In the 1998 British romcom, Sliding Doors, Gwyneth Paltrow’s character, Helen, is fired from her job and rushes out to catch a train. Two scenarios take place. In one, she gets on the train and comes home to find her boyfriend in bed with another woman.
In the second, she misses the train and arrives after the woman has left. In the first scenario, Helen dumps her boyfriend, finds a new man, and gradually improves her life. In the second, she becomes suspicious of her boyfriend’s fidelity and grows miserable.
Replace Helen with Sunderland AFC. In the first scenario, the Sunderland hierarchy gets fed up with Lee Johnson leaving the team’s pants down and allowing them to take tonkings of 3, 4, 5, and 6 goals on their travels.
They finally lose patience with succumbing to the bully-boy tactics of most of the teams in League one, which saw the likes of Charlton and Lincoln steal points from the Stadium of Light.
The board dumps Johnson and replaces him with Alex Neil, the irascible Scot, who has no truck with past failings and whose preparation on the opposition is second to none. He injected much-needed steel into the side, instilled a winning mentality, and meticulously planned the downfall of all but one opponent in his short time at the club.
With Neil at the helm, the team ultimately finished the season on a high with a thoroughly professional performance at Wembley to win promotion to the Championship with a win in the League One play-off final.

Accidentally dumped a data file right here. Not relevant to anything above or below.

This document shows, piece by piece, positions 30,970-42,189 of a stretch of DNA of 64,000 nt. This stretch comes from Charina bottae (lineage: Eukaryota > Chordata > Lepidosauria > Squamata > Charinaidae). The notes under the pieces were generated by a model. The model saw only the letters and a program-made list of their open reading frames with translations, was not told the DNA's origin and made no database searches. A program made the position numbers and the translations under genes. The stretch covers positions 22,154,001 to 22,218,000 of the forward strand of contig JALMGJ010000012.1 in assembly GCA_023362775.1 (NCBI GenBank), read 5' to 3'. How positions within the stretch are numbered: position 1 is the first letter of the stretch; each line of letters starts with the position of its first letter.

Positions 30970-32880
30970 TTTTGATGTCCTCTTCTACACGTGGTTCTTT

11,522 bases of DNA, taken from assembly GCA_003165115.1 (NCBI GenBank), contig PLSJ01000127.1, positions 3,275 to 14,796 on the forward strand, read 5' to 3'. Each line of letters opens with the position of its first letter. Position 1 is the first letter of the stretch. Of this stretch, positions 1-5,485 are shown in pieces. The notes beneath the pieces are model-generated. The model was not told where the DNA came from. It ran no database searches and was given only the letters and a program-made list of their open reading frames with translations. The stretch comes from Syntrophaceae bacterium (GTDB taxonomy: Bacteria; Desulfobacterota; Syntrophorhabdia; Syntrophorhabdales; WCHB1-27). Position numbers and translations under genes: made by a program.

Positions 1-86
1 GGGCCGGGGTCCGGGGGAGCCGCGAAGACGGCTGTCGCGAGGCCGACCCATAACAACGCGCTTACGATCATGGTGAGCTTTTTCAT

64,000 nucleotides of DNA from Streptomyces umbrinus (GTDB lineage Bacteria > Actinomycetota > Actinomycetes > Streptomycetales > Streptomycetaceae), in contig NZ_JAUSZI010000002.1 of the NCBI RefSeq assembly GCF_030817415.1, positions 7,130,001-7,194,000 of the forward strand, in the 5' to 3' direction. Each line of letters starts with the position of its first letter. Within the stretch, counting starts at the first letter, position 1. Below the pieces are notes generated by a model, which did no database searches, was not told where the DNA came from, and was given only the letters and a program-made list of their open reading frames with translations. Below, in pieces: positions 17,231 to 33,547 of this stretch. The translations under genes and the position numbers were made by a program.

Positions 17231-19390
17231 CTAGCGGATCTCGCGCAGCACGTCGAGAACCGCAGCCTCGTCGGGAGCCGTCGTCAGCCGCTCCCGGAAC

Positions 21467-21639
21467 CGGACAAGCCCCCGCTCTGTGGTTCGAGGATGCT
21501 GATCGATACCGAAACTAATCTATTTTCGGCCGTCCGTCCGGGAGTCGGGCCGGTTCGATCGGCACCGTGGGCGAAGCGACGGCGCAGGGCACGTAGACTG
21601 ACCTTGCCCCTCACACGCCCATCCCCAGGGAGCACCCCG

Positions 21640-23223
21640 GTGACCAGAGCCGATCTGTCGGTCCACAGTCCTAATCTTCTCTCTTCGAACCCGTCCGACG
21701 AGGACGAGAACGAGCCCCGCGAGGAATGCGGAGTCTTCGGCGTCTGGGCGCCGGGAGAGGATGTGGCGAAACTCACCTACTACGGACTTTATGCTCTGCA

What about the alternative scenario? If the board had persisted with Lee Johnson after the 6-0 away reverse at Bolton. Felt he had got the team in a good place and the team was still in third place despite that heavy defeat.
In the short term, defeats against Doncaster and Cheltenham would have been avoided and Wimbledon would most likely have been despatched with their tails between their legs.
It’s hard, however, to see a Johnson-managed side, beating Wigan 3-0 in their own yard or scrambling a last-minute equaliser at home to Rotherham. Equally the habit of snatching late wins like those against Shrewsbury, Oxford, and Gillingham would seem fantasy to a Johnson-led team.
And Plymouth, who had won their previous six games at home without conceding a goal when we visited on Easter Monday, would have been odds on to continue that run. So it’s easy to see a Johnson team being at least five points worse off than the total Neil’s side had amassed by the season’s end.
Leaving the side on 79 points, allowing Plymouth to sneak into the play-offs at our expense. Leaving the club facing a fifth season in League One.
The club would then inevitably dispense with Johnson’s, five months too late, and face a new transfer window with ten new signings. As it is, in reality, we have the semblance of stability, a manager who seems to have a plan, and a set of players who love playing with each other.
Thank goodness the club caught the train, as the alternative scenario of descent into more misery, doesn’t bear thinking about.